Monday, June 18, 2018
Arts

Public invited to watch monks create sand mandala at St. Petersburg gallery

The hundreds of people who showed up to watch a Buddhist monk create a vividly detailed sand mandala last year in a local museum will get another chance to witness the ancient art form in practice. Eight Tibetan monks from a monastery in India will create an intricate mandala over six days at Florida CraftArt Galleries in St. Petersburg starting Tuesday.

A symbol of the Buddhist lesson that life is beautiful and impermanent, the intricate mandala is created in a meditative sequence of laying down brightly colored sand in repetitive patterns. They use a chakpur, a fluted, cone-shaped tool, to pour tiny lines of sand into a circular pattern that holds meaning in their symbols, colors and placement.

More than 800 people were drawn to the dismantling ceremony last January at the Museum of Fine Arts St. Petersburg when the sand was swept up and scattered into the nearby waters of Tampa Bay.

Katie Deits, the new executive director at Florida CraftArt Galleries, said she has seen how mandalas can draw crowds. She knew it would be a good fit with the gallery.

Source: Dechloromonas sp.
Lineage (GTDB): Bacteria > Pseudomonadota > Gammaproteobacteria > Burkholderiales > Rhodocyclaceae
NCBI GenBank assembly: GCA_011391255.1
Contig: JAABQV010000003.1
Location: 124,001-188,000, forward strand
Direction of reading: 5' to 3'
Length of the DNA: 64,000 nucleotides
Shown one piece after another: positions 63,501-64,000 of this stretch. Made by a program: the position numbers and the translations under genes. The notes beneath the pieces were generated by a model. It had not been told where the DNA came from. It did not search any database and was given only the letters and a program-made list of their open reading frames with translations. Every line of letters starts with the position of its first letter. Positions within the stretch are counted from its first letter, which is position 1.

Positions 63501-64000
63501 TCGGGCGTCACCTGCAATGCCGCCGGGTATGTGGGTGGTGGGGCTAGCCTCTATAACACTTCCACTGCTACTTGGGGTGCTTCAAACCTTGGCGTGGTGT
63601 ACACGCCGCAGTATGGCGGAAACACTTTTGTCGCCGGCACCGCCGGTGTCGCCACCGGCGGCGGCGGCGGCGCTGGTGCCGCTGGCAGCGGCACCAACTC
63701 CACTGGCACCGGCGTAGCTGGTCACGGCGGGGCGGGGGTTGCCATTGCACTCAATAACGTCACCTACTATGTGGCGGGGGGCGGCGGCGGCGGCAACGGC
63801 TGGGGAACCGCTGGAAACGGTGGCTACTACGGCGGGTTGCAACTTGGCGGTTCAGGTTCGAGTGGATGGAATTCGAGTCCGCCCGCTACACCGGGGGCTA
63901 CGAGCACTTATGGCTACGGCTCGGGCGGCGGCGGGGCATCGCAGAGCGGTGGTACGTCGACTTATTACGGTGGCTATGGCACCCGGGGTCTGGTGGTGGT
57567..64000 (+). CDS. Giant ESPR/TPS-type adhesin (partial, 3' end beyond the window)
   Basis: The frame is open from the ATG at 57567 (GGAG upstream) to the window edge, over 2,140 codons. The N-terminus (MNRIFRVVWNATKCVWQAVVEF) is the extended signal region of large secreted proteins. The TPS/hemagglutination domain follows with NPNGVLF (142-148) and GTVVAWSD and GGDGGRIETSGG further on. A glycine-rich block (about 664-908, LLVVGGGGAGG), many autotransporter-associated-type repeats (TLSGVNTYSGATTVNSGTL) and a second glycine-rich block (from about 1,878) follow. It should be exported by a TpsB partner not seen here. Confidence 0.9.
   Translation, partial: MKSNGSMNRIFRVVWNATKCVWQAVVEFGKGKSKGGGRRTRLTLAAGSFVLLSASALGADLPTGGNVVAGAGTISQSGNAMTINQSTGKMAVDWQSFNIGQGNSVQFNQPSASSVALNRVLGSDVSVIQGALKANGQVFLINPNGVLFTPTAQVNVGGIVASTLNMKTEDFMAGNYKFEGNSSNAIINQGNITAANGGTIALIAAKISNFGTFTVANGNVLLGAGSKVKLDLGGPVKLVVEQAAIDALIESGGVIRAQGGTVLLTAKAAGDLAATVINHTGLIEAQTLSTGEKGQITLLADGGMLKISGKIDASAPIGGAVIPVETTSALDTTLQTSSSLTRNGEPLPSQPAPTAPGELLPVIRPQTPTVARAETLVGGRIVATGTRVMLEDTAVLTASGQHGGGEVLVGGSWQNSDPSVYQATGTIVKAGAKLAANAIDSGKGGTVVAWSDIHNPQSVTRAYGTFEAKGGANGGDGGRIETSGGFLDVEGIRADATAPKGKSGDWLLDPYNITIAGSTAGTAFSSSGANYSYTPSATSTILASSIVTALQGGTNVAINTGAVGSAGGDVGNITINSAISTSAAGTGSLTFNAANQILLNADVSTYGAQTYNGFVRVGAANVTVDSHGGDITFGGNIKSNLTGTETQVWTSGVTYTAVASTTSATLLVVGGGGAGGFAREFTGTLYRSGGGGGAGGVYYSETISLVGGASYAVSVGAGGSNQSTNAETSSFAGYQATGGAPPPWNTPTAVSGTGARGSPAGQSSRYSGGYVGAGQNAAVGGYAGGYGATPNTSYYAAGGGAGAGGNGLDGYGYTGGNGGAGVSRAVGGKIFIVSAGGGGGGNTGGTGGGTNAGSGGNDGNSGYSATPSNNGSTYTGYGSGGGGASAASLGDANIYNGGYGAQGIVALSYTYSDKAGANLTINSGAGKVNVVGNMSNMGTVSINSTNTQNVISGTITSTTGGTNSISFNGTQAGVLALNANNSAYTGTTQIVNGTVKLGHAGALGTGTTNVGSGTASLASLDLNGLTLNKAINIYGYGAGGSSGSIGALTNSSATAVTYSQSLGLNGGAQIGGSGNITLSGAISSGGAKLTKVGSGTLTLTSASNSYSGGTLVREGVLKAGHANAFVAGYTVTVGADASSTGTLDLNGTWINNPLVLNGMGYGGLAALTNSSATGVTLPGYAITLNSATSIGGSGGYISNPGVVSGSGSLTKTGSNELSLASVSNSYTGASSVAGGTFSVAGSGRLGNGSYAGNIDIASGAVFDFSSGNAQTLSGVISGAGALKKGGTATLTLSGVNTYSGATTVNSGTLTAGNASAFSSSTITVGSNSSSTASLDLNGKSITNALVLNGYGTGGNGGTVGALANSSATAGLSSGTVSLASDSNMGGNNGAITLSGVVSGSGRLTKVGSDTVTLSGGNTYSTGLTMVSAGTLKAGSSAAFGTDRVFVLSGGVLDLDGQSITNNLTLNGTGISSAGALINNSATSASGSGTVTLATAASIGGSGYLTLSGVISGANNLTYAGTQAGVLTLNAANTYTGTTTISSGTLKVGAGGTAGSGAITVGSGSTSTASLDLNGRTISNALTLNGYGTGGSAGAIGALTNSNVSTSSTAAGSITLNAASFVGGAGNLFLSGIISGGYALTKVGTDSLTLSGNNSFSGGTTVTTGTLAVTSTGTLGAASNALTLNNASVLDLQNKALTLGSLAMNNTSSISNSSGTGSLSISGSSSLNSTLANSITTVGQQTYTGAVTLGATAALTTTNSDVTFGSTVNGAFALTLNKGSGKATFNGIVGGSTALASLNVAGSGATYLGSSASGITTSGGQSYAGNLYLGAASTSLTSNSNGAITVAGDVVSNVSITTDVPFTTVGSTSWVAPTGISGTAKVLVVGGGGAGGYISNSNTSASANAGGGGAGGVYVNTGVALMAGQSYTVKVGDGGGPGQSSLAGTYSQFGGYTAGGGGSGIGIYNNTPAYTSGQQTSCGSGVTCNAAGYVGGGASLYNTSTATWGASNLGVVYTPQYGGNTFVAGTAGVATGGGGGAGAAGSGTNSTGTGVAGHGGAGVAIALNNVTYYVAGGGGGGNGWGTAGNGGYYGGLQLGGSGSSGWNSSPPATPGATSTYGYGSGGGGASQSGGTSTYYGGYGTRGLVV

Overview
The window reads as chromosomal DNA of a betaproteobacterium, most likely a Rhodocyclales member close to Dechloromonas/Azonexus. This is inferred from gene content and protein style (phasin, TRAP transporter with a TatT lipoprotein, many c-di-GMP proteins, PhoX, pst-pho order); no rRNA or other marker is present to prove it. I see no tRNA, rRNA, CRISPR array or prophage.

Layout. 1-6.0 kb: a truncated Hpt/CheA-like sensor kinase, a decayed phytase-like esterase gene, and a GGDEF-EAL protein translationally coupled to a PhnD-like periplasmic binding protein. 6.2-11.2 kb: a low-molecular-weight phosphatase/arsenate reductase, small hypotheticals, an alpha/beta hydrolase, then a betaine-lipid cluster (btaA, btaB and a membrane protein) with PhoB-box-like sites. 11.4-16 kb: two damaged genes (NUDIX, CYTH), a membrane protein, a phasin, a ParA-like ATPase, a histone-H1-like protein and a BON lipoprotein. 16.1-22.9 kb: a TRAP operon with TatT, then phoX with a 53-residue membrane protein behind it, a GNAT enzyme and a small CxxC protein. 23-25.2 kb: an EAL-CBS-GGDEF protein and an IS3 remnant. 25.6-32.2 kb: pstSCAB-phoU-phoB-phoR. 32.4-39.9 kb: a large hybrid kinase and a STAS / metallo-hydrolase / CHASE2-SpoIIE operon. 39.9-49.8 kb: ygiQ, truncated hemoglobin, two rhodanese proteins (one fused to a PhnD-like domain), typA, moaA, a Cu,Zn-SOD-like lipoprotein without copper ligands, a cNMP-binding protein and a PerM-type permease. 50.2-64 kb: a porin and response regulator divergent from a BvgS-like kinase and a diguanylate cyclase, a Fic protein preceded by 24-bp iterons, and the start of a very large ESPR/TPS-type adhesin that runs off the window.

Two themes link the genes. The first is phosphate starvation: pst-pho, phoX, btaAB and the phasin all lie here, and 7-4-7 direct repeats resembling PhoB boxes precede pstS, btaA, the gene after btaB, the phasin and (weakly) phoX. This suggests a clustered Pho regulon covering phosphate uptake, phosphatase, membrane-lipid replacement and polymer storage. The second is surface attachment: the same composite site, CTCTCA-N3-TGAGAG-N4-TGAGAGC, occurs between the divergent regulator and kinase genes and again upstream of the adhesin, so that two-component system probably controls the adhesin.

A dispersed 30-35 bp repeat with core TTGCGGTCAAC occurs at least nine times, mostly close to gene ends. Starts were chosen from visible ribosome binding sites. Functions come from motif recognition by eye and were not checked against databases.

It isn't unusual to see visitors stopping by several times during construction and closing their eyes to take in the peaceful chucka-chucka-chucka sound of the tapping of the chakpur to release sand. The Buddhists believe the rhythmic repetition has a meditative, calming effect and produces a sense of peace just by gazing at it.

"Watching the monks and when they chant together and their overall peaceful vibe, the experience and the discovery of Tibentan culture was amazing," Diets said.

Starting with an opening ceremony Tuesday, the monks of the Drepung Gomang monastery visiting CraftArt will share Tibetan culture and traditions, and offer lessons on compassion. Tibetan works of art will also be for sale. There are several community activities surrounding the mandala construction and there will be daily chanting

Sunday brings a dismantling ceremony where a crowd will walk six blocks from the gallery to the bay to scatter the swept-up sand into the water as a symbol of the cycle of life.

Contact Sharon Kennedy Wynne at [email protected] Follow @SharonKWn.

 
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